While the allure of freelancing is undeniable, it is important to recognise that success in this realm hinges on one's ability to market themselves effectively and cultivate a strong reputation. Contractors will commonly use offline marketing and online marketing to enable their business operations. As a freelancer, you are not only your own boss but also your own marketing agency, responsible for generating leads, securing clients, and consistently delivering exceptional work.

Self-employment finances

One of the critical aspects of freelancing that often goes overlooked is the need for meticulous financial management. Unlike traditional employment, where income is typically consistent and predictable, freelancers must navigate the ebbs and flows of project-based earnings with multiple clients. This requires diligent planning, budgeting, and the ability to set aside funds for expenses such as pensions, holiday pay, and taxes.

In the UK, freelancers are responsible for submitting their tax returns directly to Her Majesty's Revenue and Customs (HMRC). While this process may seem daunting at first, resources and guidance are readily available to simplify tax compliance for a self employed person.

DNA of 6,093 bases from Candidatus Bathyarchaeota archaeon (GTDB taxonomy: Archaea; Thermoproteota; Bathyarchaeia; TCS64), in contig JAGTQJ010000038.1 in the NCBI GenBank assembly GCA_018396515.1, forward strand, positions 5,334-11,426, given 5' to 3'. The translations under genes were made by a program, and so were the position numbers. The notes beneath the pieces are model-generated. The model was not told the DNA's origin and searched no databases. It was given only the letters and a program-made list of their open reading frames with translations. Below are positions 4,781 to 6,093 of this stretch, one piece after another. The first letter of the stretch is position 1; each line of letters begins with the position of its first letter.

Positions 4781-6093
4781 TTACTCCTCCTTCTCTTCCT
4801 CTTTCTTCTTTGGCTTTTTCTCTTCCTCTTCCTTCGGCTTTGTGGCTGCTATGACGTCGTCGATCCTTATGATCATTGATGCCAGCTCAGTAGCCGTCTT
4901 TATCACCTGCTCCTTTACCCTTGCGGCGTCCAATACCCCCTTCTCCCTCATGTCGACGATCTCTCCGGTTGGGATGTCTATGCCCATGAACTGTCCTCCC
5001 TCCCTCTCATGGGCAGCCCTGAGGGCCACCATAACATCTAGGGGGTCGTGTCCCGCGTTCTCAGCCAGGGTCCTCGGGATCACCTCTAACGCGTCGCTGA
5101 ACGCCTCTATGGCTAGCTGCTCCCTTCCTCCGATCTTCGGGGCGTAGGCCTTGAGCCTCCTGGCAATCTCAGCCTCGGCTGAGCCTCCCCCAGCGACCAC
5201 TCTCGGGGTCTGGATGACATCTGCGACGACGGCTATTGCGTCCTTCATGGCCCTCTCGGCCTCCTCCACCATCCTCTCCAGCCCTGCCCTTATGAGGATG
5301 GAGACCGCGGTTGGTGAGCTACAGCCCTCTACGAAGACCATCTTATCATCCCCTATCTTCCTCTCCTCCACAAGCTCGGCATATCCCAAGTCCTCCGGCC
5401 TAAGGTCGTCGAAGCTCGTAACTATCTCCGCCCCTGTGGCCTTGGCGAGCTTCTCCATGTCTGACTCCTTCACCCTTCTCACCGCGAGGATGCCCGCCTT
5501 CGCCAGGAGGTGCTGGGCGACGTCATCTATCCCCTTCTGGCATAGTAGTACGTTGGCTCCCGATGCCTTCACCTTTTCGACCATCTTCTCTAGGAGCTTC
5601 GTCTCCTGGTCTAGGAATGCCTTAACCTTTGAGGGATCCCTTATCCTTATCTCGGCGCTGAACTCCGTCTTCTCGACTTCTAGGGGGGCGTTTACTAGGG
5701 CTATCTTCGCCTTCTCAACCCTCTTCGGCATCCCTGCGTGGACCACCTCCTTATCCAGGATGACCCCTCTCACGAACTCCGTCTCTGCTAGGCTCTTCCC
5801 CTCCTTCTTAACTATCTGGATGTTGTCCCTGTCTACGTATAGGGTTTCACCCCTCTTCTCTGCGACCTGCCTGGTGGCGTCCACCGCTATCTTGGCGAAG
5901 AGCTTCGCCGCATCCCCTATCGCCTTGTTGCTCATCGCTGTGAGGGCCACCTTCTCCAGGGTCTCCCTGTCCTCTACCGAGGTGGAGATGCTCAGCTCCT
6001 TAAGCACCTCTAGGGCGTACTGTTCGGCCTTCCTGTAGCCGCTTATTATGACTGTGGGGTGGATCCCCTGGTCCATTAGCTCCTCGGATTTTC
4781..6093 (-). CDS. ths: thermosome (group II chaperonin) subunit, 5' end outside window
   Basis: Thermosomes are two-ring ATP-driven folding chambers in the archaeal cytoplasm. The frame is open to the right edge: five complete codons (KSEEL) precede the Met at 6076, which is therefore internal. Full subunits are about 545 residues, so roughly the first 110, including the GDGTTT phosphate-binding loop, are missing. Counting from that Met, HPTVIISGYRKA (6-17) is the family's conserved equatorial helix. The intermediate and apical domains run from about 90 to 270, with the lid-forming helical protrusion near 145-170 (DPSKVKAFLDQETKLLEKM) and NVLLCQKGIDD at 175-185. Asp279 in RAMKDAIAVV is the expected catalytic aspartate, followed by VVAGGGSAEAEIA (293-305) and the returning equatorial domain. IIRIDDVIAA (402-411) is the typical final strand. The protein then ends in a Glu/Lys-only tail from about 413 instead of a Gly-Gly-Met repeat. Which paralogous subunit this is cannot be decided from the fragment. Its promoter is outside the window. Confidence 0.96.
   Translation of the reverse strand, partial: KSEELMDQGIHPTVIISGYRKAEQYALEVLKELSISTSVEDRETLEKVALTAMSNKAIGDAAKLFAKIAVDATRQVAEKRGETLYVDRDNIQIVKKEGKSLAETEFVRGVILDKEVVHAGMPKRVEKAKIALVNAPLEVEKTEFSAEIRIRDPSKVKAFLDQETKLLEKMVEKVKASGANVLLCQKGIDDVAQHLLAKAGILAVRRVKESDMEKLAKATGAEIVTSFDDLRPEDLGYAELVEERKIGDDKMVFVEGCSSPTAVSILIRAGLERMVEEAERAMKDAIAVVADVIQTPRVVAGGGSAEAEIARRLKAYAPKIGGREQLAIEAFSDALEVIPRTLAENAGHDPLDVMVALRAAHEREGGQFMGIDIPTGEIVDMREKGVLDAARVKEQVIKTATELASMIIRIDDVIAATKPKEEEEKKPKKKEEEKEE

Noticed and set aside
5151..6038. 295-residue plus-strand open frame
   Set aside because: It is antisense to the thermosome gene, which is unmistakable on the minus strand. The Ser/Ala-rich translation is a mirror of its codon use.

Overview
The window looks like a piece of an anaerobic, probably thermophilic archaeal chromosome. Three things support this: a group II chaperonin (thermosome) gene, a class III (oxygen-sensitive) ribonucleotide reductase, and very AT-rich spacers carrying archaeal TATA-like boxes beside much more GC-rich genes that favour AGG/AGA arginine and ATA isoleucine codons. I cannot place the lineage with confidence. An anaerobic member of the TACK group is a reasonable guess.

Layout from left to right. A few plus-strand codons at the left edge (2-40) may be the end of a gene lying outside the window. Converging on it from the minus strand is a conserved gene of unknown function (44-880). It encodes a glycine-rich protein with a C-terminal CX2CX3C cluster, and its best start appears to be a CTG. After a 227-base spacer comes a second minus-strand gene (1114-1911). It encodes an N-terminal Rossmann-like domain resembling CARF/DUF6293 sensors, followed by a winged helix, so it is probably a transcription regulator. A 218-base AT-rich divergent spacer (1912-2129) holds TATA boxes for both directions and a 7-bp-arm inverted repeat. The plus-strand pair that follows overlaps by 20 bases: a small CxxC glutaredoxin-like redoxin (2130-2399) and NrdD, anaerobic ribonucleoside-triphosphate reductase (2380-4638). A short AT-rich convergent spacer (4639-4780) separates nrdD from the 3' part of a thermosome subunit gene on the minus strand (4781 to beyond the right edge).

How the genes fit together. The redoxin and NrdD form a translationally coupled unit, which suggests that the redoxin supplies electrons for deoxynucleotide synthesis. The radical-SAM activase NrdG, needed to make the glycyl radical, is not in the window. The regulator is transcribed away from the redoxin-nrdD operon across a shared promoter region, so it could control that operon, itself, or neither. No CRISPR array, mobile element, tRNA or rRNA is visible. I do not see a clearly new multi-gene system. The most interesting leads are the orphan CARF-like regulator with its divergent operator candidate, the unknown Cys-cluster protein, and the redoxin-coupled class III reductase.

While the terms "freelancer" and "self-employed" may carry different connotations, it is important to note that in the UK, there is no legal or tax distinction between the two. The legal and tax implications are primarily determined by whether an individual operates as a sole trader or a limited company.

Sole traders are self-employed individuals who are solely responsible for their business's profits and liabilities. In contrast, a limited company is a separate legal entity, offering a degree of protection for the business owner's personal assets. The decision to operate as a sole trader or a limited company should be based on factors such as anticipated profit levels, potential liabilities, and tax implications.

The freelance mindset

While the terms "freelancer" and "self-employed" are often used interchangeably, there exists a subtle yet profound distinction in mindset. Freelancers are typically perceived as individuals who undertake projects for various clients, trading their time and expertise for compensation. In contrast, those who identify as self-employed workers or business owners tend to adopt a growth-oriented mindset, envisioning the potential for expansion and the creation of a larger enterprise.

This mindset shift can have a profound impact on the trajectory of one's professional journey. By embracing the self-employed mentality from the outset, individuals open themselves up to the possibility of scaling their endeavours, transitioning from a solo operation to a thriving business with a team of collaborators or employees.

Pursuing passion projects

Freelancing presents a unique opportunity to pursue passions that might have been sidelined in the realm of traditional employment. With the ability to allocate time and resources as desired, freelancers can explore their creative pursuits, learn new skills, or simply indulge in activities that bring them joy and fulfillment. Whether it's mastering a musical instrument, delving into coding, or binge-watching a captivating series, freelancing empowers individuals to cultivate a holistic and well-rounded lifestyle.

Partnerships and outsourcing